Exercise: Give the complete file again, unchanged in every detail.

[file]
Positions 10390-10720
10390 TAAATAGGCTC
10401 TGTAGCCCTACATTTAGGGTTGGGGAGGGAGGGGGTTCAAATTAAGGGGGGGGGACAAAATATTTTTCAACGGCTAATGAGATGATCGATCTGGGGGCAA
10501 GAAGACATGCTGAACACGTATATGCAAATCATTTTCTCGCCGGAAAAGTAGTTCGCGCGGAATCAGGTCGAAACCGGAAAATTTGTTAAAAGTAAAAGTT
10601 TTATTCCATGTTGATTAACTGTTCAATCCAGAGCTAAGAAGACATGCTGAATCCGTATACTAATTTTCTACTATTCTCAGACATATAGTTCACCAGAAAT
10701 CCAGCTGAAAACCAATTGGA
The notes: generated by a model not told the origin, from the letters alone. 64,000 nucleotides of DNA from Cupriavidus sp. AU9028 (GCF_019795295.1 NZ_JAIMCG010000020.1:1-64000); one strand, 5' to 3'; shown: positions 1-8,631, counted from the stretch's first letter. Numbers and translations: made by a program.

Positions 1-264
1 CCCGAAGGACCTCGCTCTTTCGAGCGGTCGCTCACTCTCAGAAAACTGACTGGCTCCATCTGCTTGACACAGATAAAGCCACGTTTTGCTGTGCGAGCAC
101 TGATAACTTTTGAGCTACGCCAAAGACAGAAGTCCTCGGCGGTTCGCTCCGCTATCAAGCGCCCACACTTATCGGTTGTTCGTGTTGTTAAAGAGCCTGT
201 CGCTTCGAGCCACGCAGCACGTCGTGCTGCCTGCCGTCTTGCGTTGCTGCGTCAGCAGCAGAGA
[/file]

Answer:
Positions 10390-10720
10390 TAAATAGGCTC
10401 TGTAGCCCTACATTTAGGGTTGGGGAGGGAGGGGGTTCAAATTAAGGGGGGGGGACAAAATATTTTTCAACGGCTAATGAGATGATCGATCTGGGGGCAA
10501 GAAGACATGCTGAACACGTATATGCAAATCATTTTCTCGCCGGAAAAGTAGTTCGCGCGGAATCAGGTCGAAACCGGAAAATTTGTTAAAAGTAAAAGTT
10601 TTATTCCATGTTGATTAACTGTTCAATCCAGAGCTAAGAAGACATGCTGAATCCGTATACTAATTTTCTACTATTCTCAGACATATAGTTCACCAGAAAT
10701 CCAGCTGAAAACCAATTGGA
The notes: generated by a model not told the origin, from the letters alone. 64,000 nucleotides of DNA from Cupriavidus sp. AU9028 (GCF_019795295.1 NZ_JAIMCG010000020.1:1-64000); one strand, 5' to 3'; shown: positions 1-8,631, counted from the stretch's first letter. Numbers and translations: made by a program.

Positions 1-264
1 CCCGAAGGACCTCGCTCTTTCGAGCGGTCGCTCACTCTCAGAAAACTGACTGGCTCCATCTGCTTGACACAGATAAAGCCACGTTTTGCTGTGCGAGCAC
101 TGATAACTTTTGAGCTACGCCAAAGACAGAAGTCCTCGGCGGTTCGCTCCGCTATCAAGCGCCCACACTTATCGGTTGTTCGTGTTGTTAAAGAGCCTGT
201 CGCTTCGAGCCACGCAGCACGTCGTGCTGCCTGCCGTCTTGCGTTGCTGCGTCAGCAGCAGAGA